If I know one thing from the World of Darkness, it’s that being a vampire is a tough life, filled with various dangers and crises. The difficulties are starting to pile up in issue #2 of Vault’s new Vampire the Masquerade comic—both for Camarilla enforcer Cecily Bane in the main Winter’s Teeth storyline, as well as the anarch gang in the suburbs of the twin cities from The Anarch Tales. And it’s happening fast! Just two issues in, there’s already a lot of groundwork being laid for the complex political machinations that are about to unfold in the Twin Cities.
Vampire: The Masquerade: Winter’s Teeth #2
Addison Duke (colorist), Nathan Gooden (artist), Blake Howard (writer), Tini Howard (writer), Devmalya Pramanik (artist), Tim Seeley (writer)
September 16, 2020
In the first issue, the prince of the Twin Cities was discussed, but here we meet her in all her glory—Prince Samantha Merrain, an elder of clan Toreador who appears to hail from ancient Ireland. (Of interesting note for VTM fans, Samantha is not described as a Toreador in the text of the comic but her spiel about the history of tempera paint made it feel very obvious to me, and then it was confirmed in the extra game materials at the end of the issue.) Samantha is the perfect Vampire character. Whereas Cecily, a youngster by vampire standards, is still trying to hold onto something of her humanity, Samantha, described as “older than fairy tales,” is far enough removed from being a human that something about her feels inherently off. Even as art on a page, she’s has a sort of stage presence, commanding the scenes that she’s in, demanding the reader’s attention. She goes from pleasant to intense on the turn of a dime, and she waxes poetic about the things she misses from the middle ages. Even the way she looks is perfect—Dev Pramanik’s art really nailed making her look appropriately uncanny and regal. She’s everything I want an elder to be and I’m completely intrigued by her.
We also see more of Ali, the fledgling from issue #1, who is now posing as Cecily’s childe. I am a sucker for the sire/childe dynamic in Vampire, and even though they’re being deceitful about Ali’s actual origins, the two of them still embody this dynamic. Just like being a parent is about more than just passing on your genes, there’s a social aspect to being a sire and Cecily is stepping up into it, teaching her fledgling lessons about how to survive life as a vampire. Lessons like “don’t trust anyone” and “how to appease the hungry beast that swells inside you, desperate for blood”. I had a sneaking suspicion that Ali was lying to Cecily about being a fledgling; her genuinely horrified reaction to feeding for the first time suggests I was wrong about that. But there’s definitely something going on with Ali that she’s not saying, and I’m curious to find out what that is.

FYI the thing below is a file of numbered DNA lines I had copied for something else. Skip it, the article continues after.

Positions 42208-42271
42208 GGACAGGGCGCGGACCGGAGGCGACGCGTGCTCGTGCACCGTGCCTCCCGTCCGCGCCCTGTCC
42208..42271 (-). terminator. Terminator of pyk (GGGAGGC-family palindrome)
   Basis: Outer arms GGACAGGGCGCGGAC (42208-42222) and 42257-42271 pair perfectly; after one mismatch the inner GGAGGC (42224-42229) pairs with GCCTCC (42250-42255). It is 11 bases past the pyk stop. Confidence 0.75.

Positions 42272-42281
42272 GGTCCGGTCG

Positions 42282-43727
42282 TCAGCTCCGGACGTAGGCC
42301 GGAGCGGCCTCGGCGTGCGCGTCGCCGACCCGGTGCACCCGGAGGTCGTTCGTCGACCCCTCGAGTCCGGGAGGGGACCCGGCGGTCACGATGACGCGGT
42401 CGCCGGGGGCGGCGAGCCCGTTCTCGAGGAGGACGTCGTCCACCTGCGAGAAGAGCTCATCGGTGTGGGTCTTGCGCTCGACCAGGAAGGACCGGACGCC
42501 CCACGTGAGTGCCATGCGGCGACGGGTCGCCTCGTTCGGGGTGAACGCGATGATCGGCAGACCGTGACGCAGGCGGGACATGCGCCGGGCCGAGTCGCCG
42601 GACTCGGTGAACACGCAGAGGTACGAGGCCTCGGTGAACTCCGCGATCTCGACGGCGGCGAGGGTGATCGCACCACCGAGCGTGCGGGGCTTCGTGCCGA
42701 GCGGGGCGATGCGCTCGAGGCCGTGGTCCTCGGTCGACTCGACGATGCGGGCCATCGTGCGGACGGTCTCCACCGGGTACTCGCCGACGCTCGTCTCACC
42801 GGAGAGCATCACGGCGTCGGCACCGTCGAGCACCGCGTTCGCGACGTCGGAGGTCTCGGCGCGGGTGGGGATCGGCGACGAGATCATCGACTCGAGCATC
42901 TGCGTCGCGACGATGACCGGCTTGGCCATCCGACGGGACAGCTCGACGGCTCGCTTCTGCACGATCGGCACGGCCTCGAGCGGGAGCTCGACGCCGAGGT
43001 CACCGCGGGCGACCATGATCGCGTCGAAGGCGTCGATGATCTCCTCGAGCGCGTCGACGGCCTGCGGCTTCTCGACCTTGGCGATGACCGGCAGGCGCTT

While Prince Samantha and Ali remain mysterious, Cecily continues to reveal more about herself and her motivations to the reader—and most of them have to do with her struggle with the curse of vampirism. In a lot of media, vampires being “cool” and “powerful” eclipses the fact that vampirism is a curse, and I like the emphasis on the weight of having to live with that burden, which has always been the point of the World of Darkness in many ways. The anarchs in the Anarch Tales also have the curse on their minds, and it brings up an interesting quandary about the hierarchy of privilege. Are thinbloods marginalized, because they can’t hold the kind of power and status regular vampires can in kindred society? Or are they privileged, because they can’t understand what it’s like to suffer from the full effects of the curse? These are the kinds of nuanced questions Vampire should be bringing up and pondering.
As the comic continues, more classic Vampire plot points are added. This issue also introduces us to another new character, Mr. Block, who we know very little about at this point besides the fact that he wants Cecily dead. (And of course someone wants her dead, because it certainly wouldn’t feel like Vampire: The Masquerade otherwise.) In his quest to make this happen, he goes down into the warrens—the sewers under the city where the grotesque Nosferatu make their home—to meet with “Ms. Sphinc” and sell her a mysterious jump drive containing some sort of valuable intel. The Nosferatu are traditionally collectors and traders of information, so this is very genre. (Pramanik’s art excels here again; there’s room for creativity for the exact ways that the Nosferatu look monstrous and like in issue #1, he does a great job balancing World of Darkness nostalgia with great art that isn’t trying too hard to be edgy.)
It also looks like hunters are going to be an antagonist in the continuing story, so I’m looking forward to seeing how they tackle that. (There’s a symbol shown at one point that doesn’t match any of the existing hunter symbols I know of from the World of Darkness, but bears more than a passing resemblance to the Christian chi-ro. Could that mean a religious hunter group?) Hunters are also actively causing problems in the Anarch Tales storyline, which makes me wonder if the two plots will converge sooner than I expected. And I can’t wait to start finding out in Vampire: The Masquerade #3!